Around the world to explore the most whimsical and bizarre buildings.
Geometrical lines, curved structures, towers reaching up to the sky and buildings that seem to defy gravity: let’s head off together to explore the world’s most bizarre designer buildings.
The Crooked House (Sopot – Poland)
A building with a convoluted and irregular design, which looks like straight out of a fairy tale: The Crooked House, created in 2004 by the joint efforts of Jan Marcin Szancer, a professor at the Academy of Fine Arts in Warsaw and Swedish painter Per Dahlberg. The building, which houses a shopping centre, is in one of the most crowded streets of Sopot (in Poland) and is the country’s most photographed building.
Turning Torso (Malmö – Denmark)
Let’s stay in Europe, namely in Malmö, Denmark to discover the Turning Torso: this is the skyscraper designed by starchitect Santiago Calatrava, built in 2005 and awarded as the world’s best residential building that same year. The skyscraper is 190-metres high, with offices and luxury homes spread over 54 floors. The structure is inspired by a human torso, twisted on itself by 90 degrees from the base up to the top floor.
While the skyscraper designed by Calatrava seems to be rotating on itself, the Dynamic Tower in Dubai will actually move for real: a 400-metre high tower, whose completion is expected for the 2020 World Expo, consisting of individual rotating floors that will make it move constantly.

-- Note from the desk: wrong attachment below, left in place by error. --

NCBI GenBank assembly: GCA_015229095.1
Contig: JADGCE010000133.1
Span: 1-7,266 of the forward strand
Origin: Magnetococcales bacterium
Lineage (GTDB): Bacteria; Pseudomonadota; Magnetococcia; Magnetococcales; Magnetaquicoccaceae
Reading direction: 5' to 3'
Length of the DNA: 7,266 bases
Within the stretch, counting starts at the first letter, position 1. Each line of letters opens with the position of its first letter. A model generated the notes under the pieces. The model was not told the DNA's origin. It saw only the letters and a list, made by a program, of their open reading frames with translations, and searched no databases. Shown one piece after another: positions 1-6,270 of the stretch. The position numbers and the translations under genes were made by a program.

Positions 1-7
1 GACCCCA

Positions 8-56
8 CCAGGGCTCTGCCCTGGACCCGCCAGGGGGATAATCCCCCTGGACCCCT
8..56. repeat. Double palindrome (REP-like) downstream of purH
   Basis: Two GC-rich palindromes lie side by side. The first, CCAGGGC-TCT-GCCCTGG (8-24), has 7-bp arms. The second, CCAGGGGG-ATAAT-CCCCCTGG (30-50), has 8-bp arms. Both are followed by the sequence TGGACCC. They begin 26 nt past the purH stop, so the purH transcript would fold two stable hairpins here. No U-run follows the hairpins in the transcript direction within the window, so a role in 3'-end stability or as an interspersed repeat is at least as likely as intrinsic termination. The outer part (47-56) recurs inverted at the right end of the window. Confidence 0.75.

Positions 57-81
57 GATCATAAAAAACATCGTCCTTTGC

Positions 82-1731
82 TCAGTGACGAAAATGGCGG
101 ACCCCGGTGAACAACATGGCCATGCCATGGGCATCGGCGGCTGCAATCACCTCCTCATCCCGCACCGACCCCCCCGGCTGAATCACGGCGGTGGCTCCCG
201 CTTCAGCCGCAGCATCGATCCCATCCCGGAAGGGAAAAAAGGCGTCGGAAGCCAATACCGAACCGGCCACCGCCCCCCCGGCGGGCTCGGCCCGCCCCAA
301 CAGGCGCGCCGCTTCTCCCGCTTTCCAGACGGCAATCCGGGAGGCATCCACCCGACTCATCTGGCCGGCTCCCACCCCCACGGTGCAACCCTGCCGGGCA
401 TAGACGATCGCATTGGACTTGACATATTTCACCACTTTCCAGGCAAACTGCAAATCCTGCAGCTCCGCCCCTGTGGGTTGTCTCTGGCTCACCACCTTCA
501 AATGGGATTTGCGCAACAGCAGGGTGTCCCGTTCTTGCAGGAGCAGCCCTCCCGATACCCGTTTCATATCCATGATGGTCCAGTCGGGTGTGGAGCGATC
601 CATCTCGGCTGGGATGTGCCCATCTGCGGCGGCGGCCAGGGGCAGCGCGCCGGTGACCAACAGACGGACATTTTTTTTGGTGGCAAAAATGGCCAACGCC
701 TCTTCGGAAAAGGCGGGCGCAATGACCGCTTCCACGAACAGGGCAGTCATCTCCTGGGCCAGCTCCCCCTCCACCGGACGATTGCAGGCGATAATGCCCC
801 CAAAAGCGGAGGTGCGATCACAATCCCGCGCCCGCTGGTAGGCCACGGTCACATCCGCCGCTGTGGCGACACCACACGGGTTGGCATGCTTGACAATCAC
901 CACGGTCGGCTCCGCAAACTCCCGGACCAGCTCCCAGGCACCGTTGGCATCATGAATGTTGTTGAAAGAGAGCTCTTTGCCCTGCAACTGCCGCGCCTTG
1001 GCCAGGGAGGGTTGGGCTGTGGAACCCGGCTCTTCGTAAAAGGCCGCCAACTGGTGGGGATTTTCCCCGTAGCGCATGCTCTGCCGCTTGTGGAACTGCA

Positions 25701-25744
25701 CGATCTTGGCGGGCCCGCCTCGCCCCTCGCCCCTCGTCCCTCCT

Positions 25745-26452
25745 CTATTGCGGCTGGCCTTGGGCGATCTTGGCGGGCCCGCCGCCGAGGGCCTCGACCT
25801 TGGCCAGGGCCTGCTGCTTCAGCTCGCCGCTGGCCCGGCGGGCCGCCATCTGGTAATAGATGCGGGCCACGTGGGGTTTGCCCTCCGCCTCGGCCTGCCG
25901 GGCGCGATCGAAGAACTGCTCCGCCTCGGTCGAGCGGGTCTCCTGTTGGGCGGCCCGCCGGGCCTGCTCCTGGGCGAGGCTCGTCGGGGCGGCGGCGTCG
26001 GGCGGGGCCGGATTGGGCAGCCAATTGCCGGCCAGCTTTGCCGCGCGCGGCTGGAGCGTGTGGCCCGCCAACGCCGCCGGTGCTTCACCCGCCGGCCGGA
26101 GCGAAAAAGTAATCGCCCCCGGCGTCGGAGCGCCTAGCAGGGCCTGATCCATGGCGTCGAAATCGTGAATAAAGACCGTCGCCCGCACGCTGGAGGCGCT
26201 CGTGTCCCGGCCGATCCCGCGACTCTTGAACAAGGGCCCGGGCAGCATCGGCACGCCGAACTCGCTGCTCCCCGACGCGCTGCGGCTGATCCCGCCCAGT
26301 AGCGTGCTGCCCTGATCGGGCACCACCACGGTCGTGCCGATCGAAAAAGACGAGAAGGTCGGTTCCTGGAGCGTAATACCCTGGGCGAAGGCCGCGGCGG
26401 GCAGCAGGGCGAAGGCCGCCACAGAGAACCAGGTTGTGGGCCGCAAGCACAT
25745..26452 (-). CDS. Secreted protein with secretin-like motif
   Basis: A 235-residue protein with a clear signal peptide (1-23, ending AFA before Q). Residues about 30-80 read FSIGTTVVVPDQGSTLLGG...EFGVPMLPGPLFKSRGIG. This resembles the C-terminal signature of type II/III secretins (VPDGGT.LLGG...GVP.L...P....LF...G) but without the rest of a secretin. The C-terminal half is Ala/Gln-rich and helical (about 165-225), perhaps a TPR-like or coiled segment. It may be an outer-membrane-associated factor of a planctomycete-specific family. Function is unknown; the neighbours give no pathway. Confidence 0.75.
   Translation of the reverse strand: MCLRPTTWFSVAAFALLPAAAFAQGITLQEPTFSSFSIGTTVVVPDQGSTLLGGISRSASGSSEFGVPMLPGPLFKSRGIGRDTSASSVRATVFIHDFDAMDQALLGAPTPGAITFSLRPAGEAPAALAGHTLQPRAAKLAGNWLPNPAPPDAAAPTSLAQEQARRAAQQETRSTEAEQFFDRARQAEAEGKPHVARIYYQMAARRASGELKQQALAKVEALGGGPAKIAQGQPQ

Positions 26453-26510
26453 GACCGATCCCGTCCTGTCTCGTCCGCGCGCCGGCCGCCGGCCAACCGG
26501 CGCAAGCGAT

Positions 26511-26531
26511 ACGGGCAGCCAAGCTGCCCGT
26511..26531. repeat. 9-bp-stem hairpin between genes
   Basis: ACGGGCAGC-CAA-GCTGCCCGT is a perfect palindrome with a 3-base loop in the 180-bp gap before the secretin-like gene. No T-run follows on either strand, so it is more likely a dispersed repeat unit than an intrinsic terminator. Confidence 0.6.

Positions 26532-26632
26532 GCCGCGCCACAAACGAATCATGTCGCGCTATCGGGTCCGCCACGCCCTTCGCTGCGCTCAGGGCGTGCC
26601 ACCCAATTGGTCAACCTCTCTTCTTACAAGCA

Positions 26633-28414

Casa Batlló (Barcelona – Spain)
One of the most iconic buildings designed by modernist Catalan architect Antoni Gaudí is undoubtedly Casa Batlló in Barcelona. The building, a UNESCO World Heritage site since 2005, was commissioned by wealthy magnate Josep Batlló to Gaudí, who completed it in 1906, at the height of his artistic career. Casa Batlló has a particularly attractive facade and exterior – consisting of tiles, large windows, balconies and turrets – though the truly revolutionary aspect is inside: a whirl of waves, arches, spirals and curves, with no sharp corners at all and where everything has been painstakingly decorated, down to the smallest detail.
National Centre for the Performing Arts (Beijing – China)
Beijing’s Opera House, also known as The Egg, is a building inaugurated in 2007 and designed by French architect Paul Andreu (La Grande Arche, Osaka Maritime Museum, Charles De Gaulle airport). The main building consists of a giant shell-shaped dome, 45 metres high and clad with thin titanium sheets and glass. The halls are connected by a tunnel, whose vault is completely transparent, running under a large water basin. The Opera House thus seems to be ‘floating’ on the artificial lake surrounding the building.
Kuntshaus (Graz – Austria)
A cross between a bubble and an alien spaceship: the Kunsthaus is a contemporary art museum in Graz. The building was designed by British architects Peter Cook and Colin Fournier in 2003 and is an example of blobitecture. The museum, dubbed as the ‘friendly alien’ due to its bizarre design, is clad with Plexiglas panels and seems to be ‘jammed’ between the traditional buildings of the old town centre. At night the museum’s facade is transformed by a play of lights and signs that make the building even more spectacular and modern.